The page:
Once clotted, blood samples were centrifuged at 3,147 g for 15 min and serum was stored at −70°C for the subsequent measurement of insulin and glucagon. Insulin was analysed using an ultrasensitive paramagnetic immunoassay (Access Immunoassay Systems, Beckman Coulter, Brea, CA, USA) that has an analytical sensitivity of 0.21 pmol/l and an interassay CV of 2.98%. Immunoreactive glucagon was measured by RIA (GL-32K; Millipore, Germany) that has an analytical sensitivity of 20 pg/ml, an intra-assay CV of 3.8% and an interassay CV of 8.2%.

Statistical analysis

The overall effects of insulin and glucagon were calculated as the AUC. Demographic and glucose data are means (SD) and insulin and glucagon data are means (SEM). Dextrose requirements and glucagon AUCs were evaluated using repeated measures ANOVA with Bonferroni correction; insulin AUCs were analysed using a linear mixed effects maximum likelihood model with a fixed effect for treatment, an unstructured covariance matrix to account for repeated visits per participant and Bonferroni-adjusted tests for pairwise post hoc comparisons. Statistical analyses were performed using IBM SPSS (version 22.0; Chicago, IL, USA).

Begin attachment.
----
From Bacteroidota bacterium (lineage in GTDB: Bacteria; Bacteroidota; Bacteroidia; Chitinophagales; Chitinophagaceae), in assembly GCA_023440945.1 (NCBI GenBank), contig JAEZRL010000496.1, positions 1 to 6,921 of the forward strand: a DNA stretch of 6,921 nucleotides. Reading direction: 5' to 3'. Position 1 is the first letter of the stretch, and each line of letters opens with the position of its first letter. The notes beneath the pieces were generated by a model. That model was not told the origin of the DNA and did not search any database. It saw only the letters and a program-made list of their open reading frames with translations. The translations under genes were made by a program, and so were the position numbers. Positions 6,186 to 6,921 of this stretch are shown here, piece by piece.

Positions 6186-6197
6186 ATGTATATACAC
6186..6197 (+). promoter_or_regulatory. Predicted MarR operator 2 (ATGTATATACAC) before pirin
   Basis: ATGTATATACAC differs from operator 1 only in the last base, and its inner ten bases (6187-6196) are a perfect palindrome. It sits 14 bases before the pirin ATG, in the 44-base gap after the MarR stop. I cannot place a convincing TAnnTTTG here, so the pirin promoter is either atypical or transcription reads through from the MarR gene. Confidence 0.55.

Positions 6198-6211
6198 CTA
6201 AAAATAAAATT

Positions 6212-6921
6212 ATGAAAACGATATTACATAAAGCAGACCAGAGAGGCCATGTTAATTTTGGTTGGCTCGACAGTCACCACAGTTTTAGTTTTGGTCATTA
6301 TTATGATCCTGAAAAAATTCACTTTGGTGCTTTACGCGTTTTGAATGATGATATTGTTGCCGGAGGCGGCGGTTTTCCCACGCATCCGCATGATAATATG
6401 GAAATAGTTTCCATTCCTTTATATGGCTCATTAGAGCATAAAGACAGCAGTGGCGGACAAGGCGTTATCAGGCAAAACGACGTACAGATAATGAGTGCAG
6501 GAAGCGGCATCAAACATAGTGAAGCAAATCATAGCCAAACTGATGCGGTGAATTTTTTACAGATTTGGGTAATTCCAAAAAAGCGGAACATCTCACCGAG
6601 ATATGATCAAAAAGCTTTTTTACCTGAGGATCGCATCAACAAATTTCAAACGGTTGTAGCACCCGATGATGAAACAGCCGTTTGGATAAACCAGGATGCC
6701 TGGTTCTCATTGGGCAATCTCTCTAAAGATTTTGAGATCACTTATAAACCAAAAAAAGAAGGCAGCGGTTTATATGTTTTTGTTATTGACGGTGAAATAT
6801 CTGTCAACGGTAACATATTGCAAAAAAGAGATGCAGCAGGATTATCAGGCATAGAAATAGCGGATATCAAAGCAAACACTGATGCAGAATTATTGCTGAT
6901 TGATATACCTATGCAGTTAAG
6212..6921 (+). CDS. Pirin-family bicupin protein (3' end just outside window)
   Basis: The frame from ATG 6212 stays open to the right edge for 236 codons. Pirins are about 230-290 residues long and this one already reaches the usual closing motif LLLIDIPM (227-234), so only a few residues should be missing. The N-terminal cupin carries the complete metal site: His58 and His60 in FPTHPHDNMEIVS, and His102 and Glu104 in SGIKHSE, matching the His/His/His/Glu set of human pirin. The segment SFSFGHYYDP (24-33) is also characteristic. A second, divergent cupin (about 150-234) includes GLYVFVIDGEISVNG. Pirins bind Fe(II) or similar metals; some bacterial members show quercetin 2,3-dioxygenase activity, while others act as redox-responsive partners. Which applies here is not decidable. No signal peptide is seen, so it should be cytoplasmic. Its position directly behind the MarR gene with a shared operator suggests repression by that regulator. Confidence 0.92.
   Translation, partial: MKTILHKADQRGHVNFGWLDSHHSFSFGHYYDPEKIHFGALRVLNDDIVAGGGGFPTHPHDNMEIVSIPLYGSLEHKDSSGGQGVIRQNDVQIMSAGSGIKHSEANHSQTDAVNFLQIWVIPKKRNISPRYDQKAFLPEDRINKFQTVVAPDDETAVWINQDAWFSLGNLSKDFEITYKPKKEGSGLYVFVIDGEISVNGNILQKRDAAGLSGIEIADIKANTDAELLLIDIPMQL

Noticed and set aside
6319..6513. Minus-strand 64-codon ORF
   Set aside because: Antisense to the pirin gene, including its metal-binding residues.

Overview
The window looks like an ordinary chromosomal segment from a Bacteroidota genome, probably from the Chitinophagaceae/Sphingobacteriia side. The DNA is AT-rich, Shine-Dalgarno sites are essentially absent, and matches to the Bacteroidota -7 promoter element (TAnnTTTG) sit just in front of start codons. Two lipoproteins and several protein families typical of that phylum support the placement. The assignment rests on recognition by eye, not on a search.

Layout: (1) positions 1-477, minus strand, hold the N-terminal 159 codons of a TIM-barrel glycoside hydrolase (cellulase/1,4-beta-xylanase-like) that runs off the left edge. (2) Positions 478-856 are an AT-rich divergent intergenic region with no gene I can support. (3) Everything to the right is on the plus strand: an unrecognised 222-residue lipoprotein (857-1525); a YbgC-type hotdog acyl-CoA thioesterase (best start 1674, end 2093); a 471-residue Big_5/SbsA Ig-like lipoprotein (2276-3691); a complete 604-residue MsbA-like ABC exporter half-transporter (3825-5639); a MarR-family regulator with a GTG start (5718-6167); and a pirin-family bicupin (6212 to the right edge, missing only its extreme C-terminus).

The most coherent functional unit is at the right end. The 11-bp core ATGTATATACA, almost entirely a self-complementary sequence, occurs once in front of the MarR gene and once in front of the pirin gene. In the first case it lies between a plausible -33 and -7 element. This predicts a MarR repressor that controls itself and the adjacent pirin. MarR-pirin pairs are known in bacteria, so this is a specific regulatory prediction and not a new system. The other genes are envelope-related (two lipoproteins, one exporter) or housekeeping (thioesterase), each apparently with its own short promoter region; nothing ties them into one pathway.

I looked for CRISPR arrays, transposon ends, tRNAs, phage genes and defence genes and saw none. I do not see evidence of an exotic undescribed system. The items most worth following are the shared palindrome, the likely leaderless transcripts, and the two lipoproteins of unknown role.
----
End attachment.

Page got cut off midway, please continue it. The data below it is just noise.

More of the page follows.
Results

Twelve healthy participants (nine men, aged 22 [2.6] years, BMI 24 [2.4] kg/m2) completed all three treatment days without significant adverse events.

Blood glucose levels